Jul 09

Discipleship 101: The Call of Love



He calls to us. “Arise, my love, my fair one, and come away.” Will we yield to his call? Will we cross over the wall we have built between him and us? He has come to us eagerly, longingly, leaping on the mountains, bounding over hills: noble, graceful, delighted with us, yearning for us. Not content to wait for us to show up at his doorstep, he has come to our house, he has peered in through our windows, and, seeing that we are still here, he has cried to us, “Arise, my love, my fair one, and come away.” There’s no recklessness in his call; he comes to us with abandon, but he also knows it is the right season for love: winter is past, flowers bloom, figs ripen, cultivated vines show their blossoms. Creation plays peacock while our Lord prances to meet us, but we wait to hear his voice. Will we shy away, or will we embrace his transport and delight? Continue reading

Oct 31

Zacchaeus: Identity Crisis



Luke sets us up, right at the beginning of this familiar Bible study, the story of Zacchaeus—the wee little man. In chapter 19, verse 2, Luke tells us in no uncertain terms that Zacchaeus is a sinner. There was a man in Jericho named Zacchaeus, and he was a chief tax collector, and he was rich. Tax collector, rich: in Luke’s gospel, these are both ways of saying, “Sinner! Outsider! Outcast!” The only question, it seems, is what kind of sinner Zacchaeus will turn out to be. Which side—the tax collector or the rich man—will win out? Continue reading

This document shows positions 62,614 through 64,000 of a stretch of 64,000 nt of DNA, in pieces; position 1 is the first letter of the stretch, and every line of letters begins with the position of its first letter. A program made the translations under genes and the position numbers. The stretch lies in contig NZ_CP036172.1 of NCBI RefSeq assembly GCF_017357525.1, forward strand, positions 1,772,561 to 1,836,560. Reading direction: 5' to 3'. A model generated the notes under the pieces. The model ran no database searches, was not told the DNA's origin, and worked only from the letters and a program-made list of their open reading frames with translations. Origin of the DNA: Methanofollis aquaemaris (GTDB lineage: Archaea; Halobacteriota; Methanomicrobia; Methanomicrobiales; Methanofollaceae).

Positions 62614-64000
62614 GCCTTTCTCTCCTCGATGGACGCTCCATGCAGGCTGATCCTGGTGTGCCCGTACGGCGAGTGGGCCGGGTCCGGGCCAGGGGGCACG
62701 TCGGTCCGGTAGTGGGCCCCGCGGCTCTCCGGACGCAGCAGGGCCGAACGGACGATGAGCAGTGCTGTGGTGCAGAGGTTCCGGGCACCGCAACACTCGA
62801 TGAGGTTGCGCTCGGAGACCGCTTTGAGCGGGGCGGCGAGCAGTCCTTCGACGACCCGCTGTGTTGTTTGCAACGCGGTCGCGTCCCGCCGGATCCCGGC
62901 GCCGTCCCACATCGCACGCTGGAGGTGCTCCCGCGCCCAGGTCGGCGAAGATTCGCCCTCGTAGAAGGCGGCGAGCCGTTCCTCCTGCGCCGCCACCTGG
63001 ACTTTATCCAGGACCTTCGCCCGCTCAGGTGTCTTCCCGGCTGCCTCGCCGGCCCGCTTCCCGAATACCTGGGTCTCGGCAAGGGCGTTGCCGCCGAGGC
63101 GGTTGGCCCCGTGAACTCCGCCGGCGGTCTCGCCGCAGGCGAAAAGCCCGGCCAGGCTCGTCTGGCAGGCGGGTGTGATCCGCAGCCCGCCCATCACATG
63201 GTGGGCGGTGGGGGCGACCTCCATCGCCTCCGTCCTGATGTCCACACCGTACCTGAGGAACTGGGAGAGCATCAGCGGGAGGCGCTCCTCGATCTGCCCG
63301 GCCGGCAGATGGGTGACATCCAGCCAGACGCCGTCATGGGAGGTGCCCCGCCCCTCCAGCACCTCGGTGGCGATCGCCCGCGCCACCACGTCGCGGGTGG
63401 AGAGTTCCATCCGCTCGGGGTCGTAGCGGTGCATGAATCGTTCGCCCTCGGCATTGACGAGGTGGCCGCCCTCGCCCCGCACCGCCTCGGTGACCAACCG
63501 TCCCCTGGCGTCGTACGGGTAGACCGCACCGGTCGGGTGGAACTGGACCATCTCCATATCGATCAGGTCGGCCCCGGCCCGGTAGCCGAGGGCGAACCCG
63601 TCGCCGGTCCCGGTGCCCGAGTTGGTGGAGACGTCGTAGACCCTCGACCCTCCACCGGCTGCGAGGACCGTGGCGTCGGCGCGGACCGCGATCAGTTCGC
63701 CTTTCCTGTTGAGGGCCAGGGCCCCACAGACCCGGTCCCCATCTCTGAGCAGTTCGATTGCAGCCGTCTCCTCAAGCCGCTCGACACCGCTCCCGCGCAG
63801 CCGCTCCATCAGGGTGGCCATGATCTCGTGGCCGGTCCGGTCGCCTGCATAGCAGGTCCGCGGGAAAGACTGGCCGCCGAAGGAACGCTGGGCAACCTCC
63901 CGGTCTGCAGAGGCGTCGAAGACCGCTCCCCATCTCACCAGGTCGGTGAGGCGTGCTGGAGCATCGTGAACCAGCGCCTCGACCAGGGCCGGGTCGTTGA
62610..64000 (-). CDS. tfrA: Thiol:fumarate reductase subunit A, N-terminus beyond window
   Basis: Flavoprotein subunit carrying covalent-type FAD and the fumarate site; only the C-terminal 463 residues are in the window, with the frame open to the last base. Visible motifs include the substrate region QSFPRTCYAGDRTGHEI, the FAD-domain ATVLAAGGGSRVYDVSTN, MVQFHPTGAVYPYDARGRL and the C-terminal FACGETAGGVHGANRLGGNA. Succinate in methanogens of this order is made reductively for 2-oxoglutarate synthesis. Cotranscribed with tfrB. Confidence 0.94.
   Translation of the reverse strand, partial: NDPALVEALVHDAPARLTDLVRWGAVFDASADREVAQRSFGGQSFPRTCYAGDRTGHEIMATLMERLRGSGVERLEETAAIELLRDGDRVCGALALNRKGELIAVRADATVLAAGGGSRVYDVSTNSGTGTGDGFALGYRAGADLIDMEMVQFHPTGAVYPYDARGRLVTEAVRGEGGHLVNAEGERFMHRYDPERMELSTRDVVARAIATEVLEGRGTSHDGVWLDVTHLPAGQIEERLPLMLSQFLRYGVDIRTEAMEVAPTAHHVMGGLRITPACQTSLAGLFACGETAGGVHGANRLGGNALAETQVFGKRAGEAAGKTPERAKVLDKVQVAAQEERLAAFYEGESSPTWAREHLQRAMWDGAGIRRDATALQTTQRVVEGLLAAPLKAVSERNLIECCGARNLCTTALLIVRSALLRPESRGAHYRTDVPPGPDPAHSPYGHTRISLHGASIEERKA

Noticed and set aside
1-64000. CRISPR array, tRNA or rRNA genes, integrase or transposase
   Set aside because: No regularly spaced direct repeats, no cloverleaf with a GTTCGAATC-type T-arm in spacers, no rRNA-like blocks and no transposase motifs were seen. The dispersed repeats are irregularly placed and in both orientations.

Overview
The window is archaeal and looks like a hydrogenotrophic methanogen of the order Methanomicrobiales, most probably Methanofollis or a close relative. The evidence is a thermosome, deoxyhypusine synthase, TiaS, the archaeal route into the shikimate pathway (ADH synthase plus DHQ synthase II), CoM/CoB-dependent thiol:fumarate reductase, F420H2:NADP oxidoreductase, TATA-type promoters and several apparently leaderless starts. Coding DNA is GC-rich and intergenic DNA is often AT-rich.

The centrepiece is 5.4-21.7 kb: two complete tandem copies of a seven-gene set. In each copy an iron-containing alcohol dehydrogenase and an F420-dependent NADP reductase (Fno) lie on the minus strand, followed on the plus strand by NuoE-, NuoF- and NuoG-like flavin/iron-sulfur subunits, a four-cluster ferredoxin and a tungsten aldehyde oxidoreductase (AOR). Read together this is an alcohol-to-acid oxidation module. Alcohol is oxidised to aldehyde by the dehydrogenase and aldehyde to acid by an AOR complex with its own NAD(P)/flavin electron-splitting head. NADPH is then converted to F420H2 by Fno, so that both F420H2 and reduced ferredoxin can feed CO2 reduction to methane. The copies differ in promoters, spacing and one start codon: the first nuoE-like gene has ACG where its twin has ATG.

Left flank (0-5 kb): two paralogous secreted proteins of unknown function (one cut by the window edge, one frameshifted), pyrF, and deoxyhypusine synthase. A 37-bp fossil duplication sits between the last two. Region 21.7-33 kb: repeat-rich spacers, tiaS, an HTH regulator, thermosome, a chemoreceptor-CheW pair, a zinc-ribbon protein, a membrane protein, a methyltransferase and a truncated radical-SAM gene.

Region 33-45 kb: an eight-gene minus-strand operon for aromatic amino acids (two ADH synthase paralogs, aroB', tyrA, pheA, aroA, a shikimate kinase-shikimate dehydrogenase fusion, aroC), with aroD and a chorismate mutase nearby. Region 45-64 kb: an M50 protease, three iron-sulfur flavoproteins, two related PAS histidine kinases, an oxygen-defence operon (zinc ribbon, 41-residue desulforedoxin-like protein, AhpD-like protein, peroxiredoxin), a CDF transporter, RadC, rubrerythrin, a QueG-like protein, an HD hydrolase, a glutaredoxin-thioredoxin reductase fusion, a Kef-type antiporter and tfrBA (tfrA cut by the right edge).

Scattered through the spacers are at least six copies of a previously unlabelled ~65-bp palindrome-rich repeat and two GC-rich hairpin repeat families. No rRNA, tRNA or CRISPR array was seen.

Jul 18

The Better Part



The Bible is about God. There are a lot of things the Bible is not about, and we could spend some time discussing them and maybe even arguing about them. Last week, though, when we dedicated the new pew Bibles, I told the children that the Bible was where we, as Christians, together, turn when we want to learn how to love God and our neighbor. The Bible—and I think no one will argue with me about this—is not a dictionary of the English language, and it’s not the autobiography of Mark Twain. The Bible is about God. Continue reading

Nov 16

Trust in Christ!



With this morning’s reading from chapter 13, we reach the end of our time together with the gospel of Mark. We started with Mark last November, on November 30, 2014, the first Sunday in Advent. Interestingly, when began with Mark last year, we started with Mark 13:24, just a few verses after the end of this morning’s reading. Fifty weeks later, we have come full circle, covering most, though not quite all, of the rest of the gospel, from the beginning of the good news of Jesus Christ, the Son of God, in Mark 1 to the women running away in fear from the tomb in Mark 16. Sure, we’ve wandered into the gospel of John from time to time, and we’ve also focused on passages from outside the gospels altogether on more than one occasion. But for most of the last year, when we’ve gathered together as the church at Centre, and when I’ve preached, we’ve sat at Mark’s feet to hear about Jesus. After today, we may not hear from Mark in worship again for two more years. Continue reading

Sep 07

Strange Territory



In Mark’s gospel, Jesus spends most of his ministry in the western region of Galilee. If you picture the Sea of Galilee as my left hand, then the area where Jesus usually ministers is where my right hand would be (the reverse is true if you held up your own hands). But in today’s reading from Mark 7, Jesus wanders into strange territory, into the foreign land of Tyre, far north of his home region, close to the Mediterranean Sea. Tyre is Gentile area, and in more ways than one Jesus is as far from the Jewish capital of Jerusalem as he’ll ever be. While in Tyre he heals the daughter of a Syro-Phoenician woman, the Gentile daughter of a Gentile woman, and on the way back home he heals a man unable to hear or speak, a man who might also have been a Gentile. Continue reading